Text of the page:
Nick Armstrong 1987-89

From Colin Armstrong, who started the Forbidden Corner near Middleham.

'Nick was eleven years old and at the Inter-American school in Guayaquil.  He had passed an exam to gain admission to Malsis preparatory school near Keighley in Yorkshire, with the idea that he should progress to Sedbergh at thirteen......Time was beginning to hang heavy for Nick and me, as the first day of school drew near.  The dreaded day arrived on the 17th September.  We drove off from home.  It is an hour and a quarter's drive and the silence was oppressive before we were halfway there.  My cheerful 'You'll enjoy the rugby' or 'Only six weeks until we see you at half-term' did not have the desired effect.  We had visited the school with Ceci at the end of the previous term and met John Clark, the headmaster.  Nick had been shown round by two other boys and left them with a cheery 'See you next term'.  But that seemed an age away. Now it was for real.

Together with dozens of other parents, I helped Nick to lug his trunk up the stairs and put his tuck box in the right place.  Then John Clark summoned another lad to show Nick where tea was being served.  He whispered to me: 'I think you should just say a quick goodbye and leave while he is busy.'  Nick seemed quite composed so I gave him a quick embrace... and burst into tears!  It was not at all the thing for a father to be sobbing like a baby.......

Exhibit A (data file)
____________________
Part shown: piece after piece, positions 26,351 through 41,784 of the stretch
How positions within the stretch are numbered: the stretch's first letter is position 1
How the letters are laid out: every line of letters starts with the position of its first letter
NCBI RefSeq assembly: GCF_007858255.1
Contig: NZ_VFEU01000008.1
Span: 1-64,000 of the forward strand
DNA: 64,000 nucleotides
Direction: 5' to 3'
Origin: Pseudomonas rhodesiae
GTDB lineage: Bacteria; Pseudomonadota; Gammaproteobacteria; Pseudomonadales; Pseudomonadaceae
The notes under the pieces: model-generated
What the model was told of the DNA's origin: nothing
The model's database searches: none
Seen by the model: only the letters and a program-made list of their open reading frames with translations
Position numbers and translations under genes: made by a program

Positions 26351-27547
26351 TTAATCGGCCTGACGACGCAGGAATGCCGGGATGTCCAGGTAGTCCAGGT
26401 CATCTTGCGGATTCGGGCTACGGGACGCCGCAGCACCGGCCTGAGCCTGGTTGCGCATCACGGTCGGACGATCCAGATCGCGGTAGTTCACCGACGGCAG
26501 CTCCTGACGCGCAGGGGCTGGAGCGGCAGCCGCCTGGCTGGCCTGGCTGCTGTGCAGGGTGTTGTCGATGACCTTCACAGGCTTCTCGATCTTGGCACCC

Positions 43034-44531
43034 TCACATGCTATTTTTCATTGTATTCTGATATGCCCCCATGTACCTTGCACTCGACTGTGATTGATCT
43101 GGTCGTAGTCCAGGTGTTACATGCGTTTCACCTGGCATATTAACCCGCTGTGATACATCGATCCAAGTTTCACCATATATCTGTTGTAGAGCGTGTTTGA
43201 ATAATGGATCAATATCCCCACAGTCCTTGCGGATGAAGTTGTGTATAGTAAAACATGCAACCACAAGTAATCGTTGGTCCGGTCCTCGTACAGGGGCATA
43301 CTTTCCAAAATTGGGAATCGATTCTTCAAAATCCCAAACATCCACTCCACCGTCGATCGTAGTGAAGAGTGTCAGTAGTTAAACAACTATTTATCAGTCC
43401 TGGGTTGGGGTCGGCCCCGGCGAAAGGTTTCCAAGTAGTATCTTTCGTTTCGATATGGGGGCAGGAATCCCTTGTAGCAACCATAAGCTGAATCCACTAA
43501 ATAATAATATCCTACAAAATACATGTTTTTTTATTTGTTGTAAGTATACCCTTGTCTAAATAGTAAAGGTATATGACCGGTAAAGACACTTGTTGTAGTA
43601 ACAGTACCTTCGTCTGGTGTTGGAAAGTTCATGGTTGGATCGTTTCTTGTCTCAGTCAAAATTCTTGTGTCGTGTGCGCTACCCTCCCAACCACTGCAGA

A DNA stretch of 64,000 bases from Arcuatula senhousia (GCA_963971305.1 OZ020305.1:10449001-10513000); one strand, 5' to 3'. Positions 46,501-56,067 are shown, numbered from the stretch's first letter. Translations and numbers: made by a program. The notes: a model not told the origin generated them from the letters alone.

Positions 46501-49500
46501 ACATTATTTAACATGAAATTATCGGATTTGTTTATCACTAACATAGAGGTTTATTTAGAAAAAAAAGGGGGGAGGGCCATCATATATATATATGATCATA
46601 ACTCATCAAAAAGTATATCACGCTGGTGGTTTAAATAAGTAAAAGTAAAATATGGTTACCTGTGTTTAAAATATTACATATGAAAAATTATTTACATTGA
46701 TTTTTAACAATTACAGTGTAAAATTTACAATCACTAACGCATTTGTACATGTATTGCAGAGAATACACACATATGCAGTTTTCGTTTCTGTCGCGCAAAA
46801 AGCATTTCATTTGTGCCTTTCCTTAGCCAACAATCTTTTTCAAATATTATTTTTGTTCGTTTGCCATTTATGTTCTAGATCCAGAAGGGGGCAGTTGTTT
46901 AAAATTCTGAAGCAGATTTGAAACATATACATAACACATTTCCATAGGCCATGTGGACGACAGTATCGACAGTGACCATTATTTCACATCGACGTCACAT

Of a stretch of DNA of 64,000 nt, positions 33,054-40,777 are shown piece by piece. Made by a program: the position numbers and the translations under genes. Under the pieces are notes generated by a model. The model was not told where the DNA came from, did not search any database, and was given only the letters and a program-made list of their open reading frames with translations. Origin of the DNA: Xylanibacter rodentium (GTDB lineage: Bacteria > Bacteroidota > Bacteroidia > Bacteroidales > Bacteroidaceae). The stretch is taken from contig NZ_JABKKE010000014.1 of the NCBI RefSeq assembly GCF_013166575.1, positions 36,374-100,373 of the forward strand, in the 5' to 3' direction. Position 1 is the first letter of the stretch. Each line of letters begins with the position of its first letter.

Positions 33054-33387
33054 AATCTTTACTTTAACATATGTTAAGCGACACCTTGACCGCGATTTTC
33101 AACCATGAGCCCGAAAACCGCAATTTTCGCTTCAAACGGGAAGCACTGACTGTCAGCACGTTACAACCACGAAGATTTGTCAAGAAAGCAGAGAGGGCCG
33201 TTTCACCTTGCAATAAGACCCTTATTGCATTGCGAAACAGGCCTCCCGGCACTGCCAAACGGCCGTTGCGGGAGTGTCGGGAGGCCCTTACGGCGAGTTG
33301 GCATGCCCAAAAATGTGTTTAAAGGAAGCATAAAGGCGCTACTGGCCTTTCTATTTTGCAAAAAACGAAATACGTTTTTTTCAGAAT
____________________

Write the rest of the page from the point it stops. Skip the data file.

Malsis had a tradition that, at the end of the summer term, senior boys, parents and staff would camp out in a field near Settle before climbing the Three Peaks of Whernside, Pen-y-Ghent and Ingleborough, a gruelling 28 mile hike.  Nick had phoned to say that all the fathers of his friends were going to do it so I could not let him down.  This was May 1988 and the event was in early July.  I was not given to indulging in sport of any kind, my only exercise being riding round Mapan at the weekends and the occasional walk with the dogs on a Saturday evening.  If I were to enter the Three Peaks walk, I had to do something to improve my fitness, so I bought one of those gadgets that you put in your pocket and which records the distance you walk...........

The great day arrived, I picked up Nick and met up with Jane Gower and her two sons, James and Matthew, and pitched our tents together.  We had met Jane and Peter Gower the previous summer.  We had asked John Clark whether any other parent lived near us so that we could make contact and Nick would know someone before starting school.  He said that, by great coincidence, the Gowers had a house at the pretty village of Scrafton in Coverdale, which is only two miles from Ferngill.  We telephoned them and both adults and children have been good friends ever since.  Peter was an executive with Shell.  All the Gowers enjoyed the outdoors and long-distant walking was a regular feature of their lives so the prospect of the Three Peaks challenge did not overwhelm them.

As neither Jane nor I knew the other parents, we were somewhat left out of their jollifications as they appeared to be whooping it up with wine and drinks on the eve of the struggle.  I had great admiration for their apparent stamina as they seemed rather well fed and portly to be seasoned hikers.  Breakfast was to be cooked by John Clark at five o'clock and then we were free to break camp, drive to the Three Peaks Cafe in Ribblesdale and go round the course at our own speed.  The average time for completing it was eight hours, which would bring us back to the starting point for a mug of tea.......